“Gaslighting” is Merriam-Webster’s word of the year for 2022

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“Gaslighting”—mind-manipulating, highly deceptive, downright deceptive behavior—is Merriam-Webster’s word of the year.

Searches for the word on merriam-webster.com increased 1,740 percent in 2022 over the previous year. But something else happened. There wasn’t a single event that generated significant spikes in curiosity, as is usually the case with the chosen word of the year.

Gas lighting was ubiquitous.

“It’s a word that has grown so quickly in the English language, and especially in the last four years, that it was actually a surprise to me and to a lot of us,” said Peter Sokolowski, editor-in-chief of Merriam-Webster, before. of Monday’s disclosure.

“It was a frequently searched word every day of the year,” he said.

There were deepfakes and the dark web. There were deep states and fake news. And there was a lot of trolling.

Merriam-Webster’s top definition of gaslighting is the psychological manipulation of a person, usually over an extended period of time, that “causes the victim to question the validity of their own thoughts, perception of reality, or memories, and usually leads to confusion , loss. of confidence and self-esteem, uncertainty of emotional or mental stability and dependence on the perpetrator”.

More broadly, the dictionary defines the word as: “The act or practice of misleading someone, especially to one’s own advantage.”

Gaslighting is a heinous tool frequently used by relationship abusers – and by politicians and other newsmakers. It can happen between romantic partners, within the wider family unit and between friends. It can be a corporate tactic or a way to mislead the public. There’s also “medical gaslighting,” when a health professional dismisses a patient’s symptoms or illness as “all in your head.”

Despite its relatively recent importance—including Gas lighterThe Chicks’ 2020 album, which features the wildly angry title single – the word came to life more than 80 years ago with Gas lighta 1938 play by Patrick Hamilton.

It spawned two film adaptations in the 1940s. One, by George Cukor Gas lamp in 1944, it starred Ingrid Bergman as Paula Alquist and Charles Boyer as Gregory Anton. The two marry after a romance, and Gregory turns out to be a gas champion. Among other things, he insists that her complaints about the constant dimming of the gas lights in their London home are a figment of her troubled mind. It was not.

Angela Lansbury’s death in October sparked some interest in word searches, Sokolowski said. She played Nancy Oliver, a young maid employed by Gregory who told him not to disturb his “indulgent” wife.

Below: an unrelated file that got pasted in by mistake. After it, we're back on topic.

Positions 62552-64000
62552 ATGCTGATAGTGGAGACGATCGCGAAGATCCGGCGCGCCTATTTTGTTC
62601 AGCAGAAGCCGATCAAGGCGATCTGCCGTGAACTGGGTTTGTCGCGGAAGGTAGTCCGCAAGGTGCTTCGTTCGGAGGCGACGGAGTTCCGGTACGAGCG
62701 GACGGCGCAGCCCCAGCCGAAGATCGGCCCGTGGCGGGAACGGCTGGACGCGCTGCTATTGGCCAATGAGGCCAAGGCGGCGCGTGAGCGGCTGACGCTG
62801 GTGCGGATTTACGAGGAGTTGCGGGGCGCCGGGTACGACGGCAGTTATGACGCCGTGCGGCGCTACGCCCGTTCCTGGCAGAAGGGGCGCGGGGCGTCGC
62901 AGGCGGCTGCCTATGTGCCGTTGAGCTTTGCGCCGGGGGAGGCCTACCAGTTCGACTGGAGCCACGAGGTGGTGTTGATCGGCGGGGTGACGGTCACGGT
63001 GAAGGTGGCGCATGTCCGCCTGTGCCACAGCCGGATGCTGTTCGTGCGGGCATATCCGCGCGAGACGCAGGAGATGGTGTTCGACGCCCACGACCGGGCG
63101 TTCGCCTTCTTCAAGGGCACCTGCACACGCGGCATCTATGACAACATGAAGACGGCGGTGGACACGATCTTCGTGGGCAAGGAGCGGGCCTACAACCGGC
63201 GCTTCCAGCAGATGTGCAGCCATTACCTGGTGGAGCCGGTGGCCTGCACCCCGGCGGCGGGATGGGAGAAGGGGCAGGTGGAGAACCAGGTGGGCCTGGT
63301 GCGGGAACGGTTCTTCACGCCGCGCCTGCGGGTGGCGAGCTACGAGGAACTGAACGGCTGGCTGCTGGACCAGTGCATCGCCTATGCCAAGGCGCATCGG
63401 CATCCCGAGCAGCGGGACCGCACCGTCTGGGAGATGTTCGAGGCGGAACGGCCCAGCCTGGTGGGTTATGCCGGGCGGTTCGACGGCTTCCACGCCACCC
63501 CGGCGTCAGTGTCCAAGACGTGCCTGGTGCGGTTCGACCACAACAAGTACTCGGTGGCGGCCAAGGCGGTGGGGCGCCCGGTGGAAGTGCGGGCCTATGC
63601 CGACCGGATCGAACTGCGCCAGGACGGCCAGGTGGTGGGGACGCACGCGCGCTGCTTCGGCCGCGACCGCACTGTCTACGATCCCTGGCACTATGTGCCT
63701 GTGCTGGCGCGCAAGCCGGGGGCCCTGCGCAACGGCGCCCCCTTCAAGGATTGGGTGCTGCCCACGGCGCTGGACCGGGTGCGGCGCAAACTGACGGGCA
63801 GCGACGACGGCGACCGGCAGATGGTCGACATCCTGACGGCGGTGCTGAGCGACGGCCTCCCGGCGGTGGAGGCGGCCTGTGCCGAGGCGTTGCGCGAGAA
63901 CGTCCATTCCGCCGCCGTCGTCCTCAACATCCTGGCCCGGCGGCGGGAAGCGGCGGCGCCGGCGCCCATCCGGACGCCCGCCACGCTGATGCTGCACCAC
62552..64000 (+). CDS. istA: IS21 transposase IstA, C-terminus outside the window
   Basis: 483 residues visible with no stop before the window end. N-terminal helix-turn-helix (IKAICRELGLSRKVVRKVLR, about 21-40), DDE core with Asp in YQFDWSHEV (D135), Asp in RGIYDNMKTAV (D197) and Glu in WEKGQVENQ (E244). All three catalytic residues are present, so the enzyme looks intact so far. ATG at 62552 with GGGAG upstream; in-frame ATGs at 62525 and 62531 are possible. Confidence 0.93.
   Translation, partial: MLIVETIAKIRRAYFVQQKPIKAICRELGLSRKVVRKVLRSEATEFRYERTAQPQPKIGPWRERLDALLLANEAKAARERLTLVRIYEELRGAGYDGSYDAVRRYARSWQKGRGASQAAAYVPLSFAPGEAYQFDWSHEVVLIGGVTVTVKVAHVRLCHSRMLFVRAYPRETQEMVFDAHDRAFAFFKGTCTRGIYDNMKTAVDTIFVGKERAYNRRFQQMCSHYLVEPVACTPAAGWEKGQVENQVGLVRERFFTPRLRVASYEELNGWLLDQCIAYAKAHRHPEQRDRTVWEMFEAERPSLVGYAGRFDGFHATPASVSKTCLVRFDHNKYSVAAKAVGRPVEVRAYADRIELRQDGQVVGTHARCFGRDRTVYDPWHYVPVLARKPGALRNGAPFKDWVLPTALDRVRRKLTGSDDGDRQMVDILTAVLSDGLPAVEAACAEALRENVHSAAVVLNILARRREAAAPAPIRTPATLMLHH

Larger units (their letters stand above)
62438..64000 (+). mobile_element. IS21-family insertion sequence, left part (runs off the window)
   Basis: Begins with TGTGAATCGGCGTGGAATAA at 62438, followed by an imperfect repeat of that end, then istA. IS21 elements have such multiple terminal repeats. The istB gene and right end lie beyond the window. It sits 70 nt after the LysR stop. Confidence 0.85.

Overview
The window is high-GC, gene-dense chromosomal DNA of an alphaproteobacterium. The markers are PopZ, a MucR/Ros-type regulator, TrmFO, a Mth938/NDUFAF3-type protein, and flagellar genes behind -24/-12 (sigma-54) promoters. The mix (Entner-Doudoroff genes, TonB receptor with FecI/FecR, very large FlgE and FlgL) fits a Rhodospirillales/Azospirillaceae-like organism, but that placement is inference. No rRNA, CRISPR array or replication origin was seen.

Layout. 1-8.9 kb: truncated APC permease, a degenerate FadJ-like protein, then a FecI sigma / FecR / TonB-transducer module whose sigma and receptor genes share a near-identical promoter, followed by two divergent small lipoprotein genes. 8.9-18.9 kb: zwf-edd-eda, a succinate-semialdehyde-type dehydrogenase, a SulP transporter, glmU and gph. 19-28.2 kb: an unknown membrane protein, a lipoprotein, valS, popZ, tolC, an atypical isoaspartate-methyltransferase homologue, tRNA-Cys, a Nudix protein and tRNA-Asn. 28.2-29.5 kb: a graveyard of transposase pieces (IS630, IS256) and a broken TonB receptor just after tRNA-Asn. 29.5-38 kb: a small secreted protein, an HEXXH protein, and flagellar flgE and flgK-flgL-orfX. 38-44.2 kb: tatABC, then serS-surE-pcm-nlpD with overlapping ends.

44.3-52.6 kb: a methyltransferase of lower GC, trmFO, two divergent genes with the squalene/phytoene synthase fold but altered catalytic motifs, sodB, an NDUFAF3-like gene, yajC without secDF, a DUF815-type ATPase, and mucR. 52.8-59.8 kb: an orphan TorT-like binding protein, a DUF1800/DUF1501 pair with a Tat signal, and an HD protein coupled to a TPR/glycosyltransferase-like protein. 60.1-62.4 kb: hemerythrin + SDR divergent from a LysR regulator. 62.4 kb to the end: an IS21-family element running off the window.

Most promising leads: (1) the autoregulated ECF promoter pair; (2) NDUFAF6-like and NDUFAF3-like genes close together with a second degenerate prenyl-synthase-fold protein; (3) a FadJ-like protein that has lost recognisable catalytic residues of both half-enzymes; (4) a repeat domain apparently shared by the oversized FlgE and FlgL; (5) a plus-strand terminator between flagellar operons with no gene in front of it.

The term gaslighting was later used by mental health practitioners to clinically describe a form of prolonged coercive control in abusive relationships.

“There is this implication of intentional deception,” Sokolowski said. “And once someone is aware of that deception, it’s not just a simple lie, as in, you know, I didn’t eat the cookies in the cookie jar. It’s something that has a slightly more perverse quality to it. He possibly has an idea of ​​strategy or a long-term plan.”

Merriam-Webster, which records 100 million page views per month on its website, chooses its word of the year based solely on data. Sokolowski and his team weed out the evergreen words they most frequently looked up to assess which word had received significant growth over the previous year.

They don’t cut into why people look up words, which can be anything from quick spell checks and definitions to some kind of attempt at inspiration or motivation. Some of the crowds who searched for “gaslighting” this year simply wanted to know if it was one or two words or if it was hyphenated.

“Gaslighting,” Sokolowski said, spent all of 2022 in the top 50 words searched on merriam-webster.com to earn word of the year status. Last year’s choice was “vaccine”. Completing this year’s Top 10 are:

  • “Oligarch”, led by Russia’s invasion of Ukraine.
  • “Omicron”, the persistent variant of Covid 19 and the 15th letter of the Greek alphabet.
  • “Codify,” as in making abortion rights federal law.
  • “The Queen Consort” as King Charles’ wife Camilla is now known.
  • “Raid,” as in the search of former President Donald Trump’s Mar-a-Lago home.
  • “Sentient,” with Google searches claiming the engineer who claimed an unreleased AI system had become sentient.
  • “Cancel the culture,” said enough.
  • “LGBTQIA”, for lesbian, gay, bisexual, transgender, queer or questioning, intersex and asexual, aromantic or asexual.
  • “Loamy”, which many Wordle users tried in August, although the correct word that day was “clown”.

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